Krystyna Piotrowska

Portrait from memory 2, 1984
Exercises from a Portrait a, b, 1980
Exercises from a Portrait c, d, 1980
Exercises from a Portrait 1,2, 1980
Exercises from a Portrait 3, 4 1980
Catalogue 1,2,3, 4, 1979
Catalogue 5,6,7,8, 1979
(DD/W)

Yoga 1, Yoga 2
2006
Video, 3 min. 30 sec.
(DD/W)

I left Poland because…
2008
Video, 26 min. 18 sec.
(W)

The face is the part of our body that we mostly associate with our identity, with which we express feelings, and from which we attempt to read the feelings of others. The ‘exercises’ of the Polish artist Krystyna Piotrowska appear as experiments in which someone artificially ‘assembles’ and changes an identity using fragments, superimpositions, and clichés; melancholy is inscribed in the result of these attempts: The faces are inevitably distorted and exposed to the eyes of the viewer in this ‘injured form’. Why do we find her drawings oppressive? The cause of the overlaps and intersections seems to lie less in an overabundance of identity drafts than in a strong discomfort or an existential shock. We know that we are fragile, but do we want to face this fact?
The face decomposed to nose, mouth, and eyes, or according to a schematic grid, is fatally reminiscent of the race-theoretical insanity that had an effect on the human sciences and popular scientific publications from the 19th century up until the 1980s. In the Nazis’ pseudo-scientific propaganda. the so-called ‘race atlas’ was issued as teaching material and contained large-format plates with captions such as “The soul of the race speaks from this face.” Piotrowska’s works still described the trauma of the repercussions of these ideologies in the early 1980s.
One of the lithographed portrait drawings, Portrait from Memory, is crossed out by two strips that obliterate the essential traits—eyes, nose, mouth—and rob the face of its identity. Next to this drawing, are the two adhesive strips with the missing fragments drawn on them. The viewer can put them back together and gain a complete picture of the person.
Her video work Yoga 1, Yoga 2 also stands in the tradition of the portrait. The artist’s brother is recorded performing yoga exercises in an extremely disciplined manner. The off-screen voice supplements the images in the style of a profile giving important information on his personality and identity, things we cannot see. It becomes evident in this portrait how strongly identity is the subject of personal decisions and everyday life; at the same time, the video gives an impression of the force of external attributions in regard to one’s own identity and bears witness to the shocking existence of current anti-Semitic attitudes in society.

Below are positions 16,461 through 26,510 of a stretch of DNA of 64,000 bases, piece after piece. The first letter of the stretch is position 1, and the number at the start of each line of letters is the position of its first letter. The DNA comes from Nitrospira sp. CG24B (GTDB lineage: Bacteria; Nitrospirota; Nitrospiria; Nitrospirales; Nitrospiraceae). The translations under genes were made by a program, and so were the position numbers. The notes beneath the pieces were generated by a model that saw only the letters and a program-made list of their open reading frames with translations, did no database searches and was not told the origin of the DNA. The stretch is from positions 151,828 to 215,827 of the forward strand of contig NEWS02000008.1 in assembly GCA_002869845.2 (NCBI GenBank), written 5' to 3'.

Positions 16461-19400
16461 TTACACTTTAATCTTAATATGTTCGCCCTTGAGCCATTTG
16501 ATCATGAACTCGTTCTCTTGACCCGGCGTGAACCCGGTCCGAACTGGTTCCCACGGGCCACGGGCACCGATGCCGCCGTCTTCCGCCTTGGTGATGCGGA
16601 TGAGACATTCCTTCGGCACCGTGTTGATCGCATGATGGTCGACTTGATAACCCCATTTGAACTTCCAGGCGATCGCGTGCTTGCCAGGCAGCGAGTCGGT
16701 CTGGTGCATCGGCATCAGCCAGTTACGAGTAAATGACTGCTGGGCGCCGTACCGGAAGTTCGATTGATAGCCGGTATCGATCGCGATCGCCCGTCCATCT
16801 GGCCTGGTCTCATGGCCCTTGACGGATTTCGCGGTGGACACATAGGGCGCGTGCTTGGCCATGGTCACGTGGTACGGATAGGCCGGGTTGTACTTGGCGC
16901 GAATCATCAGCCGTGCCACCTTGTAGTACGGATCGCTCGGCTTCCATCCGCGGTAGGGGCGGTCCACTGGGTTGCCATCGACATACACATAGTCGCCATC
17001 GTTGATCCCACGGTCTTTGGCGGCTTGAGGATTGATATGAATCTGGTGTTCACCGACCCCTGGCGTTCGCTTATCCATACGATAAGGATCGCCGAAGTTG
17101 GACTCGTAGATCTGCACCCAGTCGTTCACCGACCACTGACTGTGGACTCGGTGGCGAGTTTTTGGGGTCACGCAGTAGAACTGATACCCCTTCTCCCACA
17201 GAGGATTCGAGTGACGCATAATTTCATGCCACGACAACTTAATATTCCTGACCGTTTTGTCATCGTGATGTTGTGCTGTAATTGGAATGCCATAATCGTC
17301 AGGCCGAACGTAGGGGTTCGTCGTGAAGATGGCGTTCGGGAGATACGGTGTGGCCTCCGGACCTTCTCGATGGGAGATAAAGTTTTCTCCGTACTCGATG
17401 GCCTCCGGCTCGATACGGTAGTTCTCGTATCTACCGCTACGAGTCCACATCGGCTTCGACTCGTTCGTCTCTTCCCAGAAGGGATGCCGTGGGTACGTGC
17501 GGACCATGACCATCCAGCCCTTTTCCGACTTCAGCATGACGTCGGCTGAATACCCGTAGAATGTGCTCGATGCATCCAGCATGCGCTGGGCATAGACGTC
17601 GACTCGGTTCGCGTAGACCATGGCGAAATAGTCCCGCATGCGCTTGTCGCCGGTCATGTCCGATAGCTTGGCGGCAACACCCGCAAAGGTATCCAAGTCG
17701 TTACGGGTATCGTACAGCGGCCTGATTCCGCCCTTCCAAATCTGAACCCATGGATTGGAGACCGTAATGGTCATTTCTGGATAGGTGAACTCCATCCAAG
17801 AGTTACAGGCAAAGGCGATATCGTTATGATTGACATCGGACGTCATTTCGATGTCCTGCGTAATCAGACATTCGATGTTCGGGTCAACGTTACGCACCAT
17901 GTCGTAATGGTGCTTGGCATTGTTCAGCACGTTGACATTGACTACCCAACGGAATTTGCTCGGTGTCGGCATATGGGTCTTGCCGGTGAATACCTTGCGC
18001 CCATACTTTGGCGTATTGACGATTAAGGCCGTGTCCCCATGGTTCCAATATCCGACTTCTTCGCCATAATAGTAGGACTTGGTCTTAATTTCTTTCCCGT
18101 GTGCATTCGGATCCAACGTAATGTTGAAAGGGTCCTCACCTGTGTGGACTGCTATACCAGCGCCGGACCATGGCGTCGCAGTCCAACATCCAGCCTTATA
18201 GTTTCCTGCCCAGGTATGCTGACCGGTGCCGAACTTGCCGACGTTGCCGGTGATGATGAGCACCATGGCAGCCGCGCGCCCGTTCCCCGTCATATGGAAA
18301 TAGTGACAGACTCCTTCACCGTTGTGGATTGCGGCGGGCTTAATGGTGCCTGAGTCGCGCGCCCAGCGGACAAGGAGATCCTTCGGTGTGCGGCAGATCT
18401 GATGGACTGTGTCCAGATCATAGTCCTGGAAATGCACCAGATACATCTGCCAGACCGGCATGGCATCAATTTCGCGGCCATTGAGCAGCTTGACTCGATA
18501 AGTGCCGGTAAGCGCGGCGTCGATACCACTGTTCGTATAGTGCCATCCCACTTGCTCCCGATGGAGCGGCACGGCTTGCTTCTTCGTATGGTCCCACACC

Krystina Piotrowska’s video installation I left Poland because… is a two-channel video installation showing a close-up shot of a person uttering sentences beginning with “I left Poland because…”. On the left, the person speaks in Polish, on the right, the same person speaks in different languages representing countries to which he or she has emigrated.
When the person is speaking on one side, the other half of the installation is frozen. The work refers to the anti-Semitic campaign in Poland in 1968 which was officially initiated by the communist party. Officially declared a as “a fight against Zionism,” the campaign politicians tried to get rid their political adversaries by accusing them of connections with Israel and the global Jewish Diaspora. Jewish clubs and schools were officially disbanded. University professors and students were expelled; officers, civil servants, journalists, and medical doctors were dismissed only because of their ethnic origin.
At the same time, the authorities officially appealed to the Jews to leave Poland. In the years 1968-70, about 13,000 Jews emigrated from Poland. They had to relinquish Polish citizenship and leave everything behind. Krystyna Piotrowska describes the disruption caused in the self-understanding of many who fled the country: “People who left were not only the ones culturally or religiously related to the Jewish Diaspora, but also people who so far had regarded themselves as Polish and yet who were denied the right to be Polish.” The film I Left Poland Because… was made on the 40th anniversary of those events.

Krystyna Piotrowska (* 1949 in Zabrze) studied at the Department of Interior Design of the Academy of Fine Arts, Cracow, at Higher School of Fine Arts in Poznán and at Grafikskolan Forum in Malmö. She lives and works as an artist and curator in Warsaw.

    Krystyna Piotrowska, Installation View Kunsthaus Dresden, Photo: David Brandt
    Krystyna Piotrowska: Exercises from a Portrait a, b, 1980
    Krystyna Piotrowska: Drawings, 1980. Photo: Małgorzata Kujda. Exhibition view Wrocław
    Krystyna Piotrowska: Drawings, 1980. Photo: Małgorzata Kujda. Exhibition view Wrocław
    Krystyna Piotrowska: Drawings, 1980. Photo: Małgorzata Kujda. Exhibition view Wrocław
    Krystyna Piotrowska: ›I left Poland because...‹ (shown in Wrocław), 2008, video, 26 min 18 sec
    Krystyna Piotrowska: ›I left Poland because...‹ (shown in Wrocław), 2008, video, 26 min 18 sec. Photo: Małgorzata Kujda
    Krystyna Piotrowska: ›I left Poland because...‹ (shown in Wrocław), 2008, video, 26 min 18 sec. Photo: Małgorzata Kujda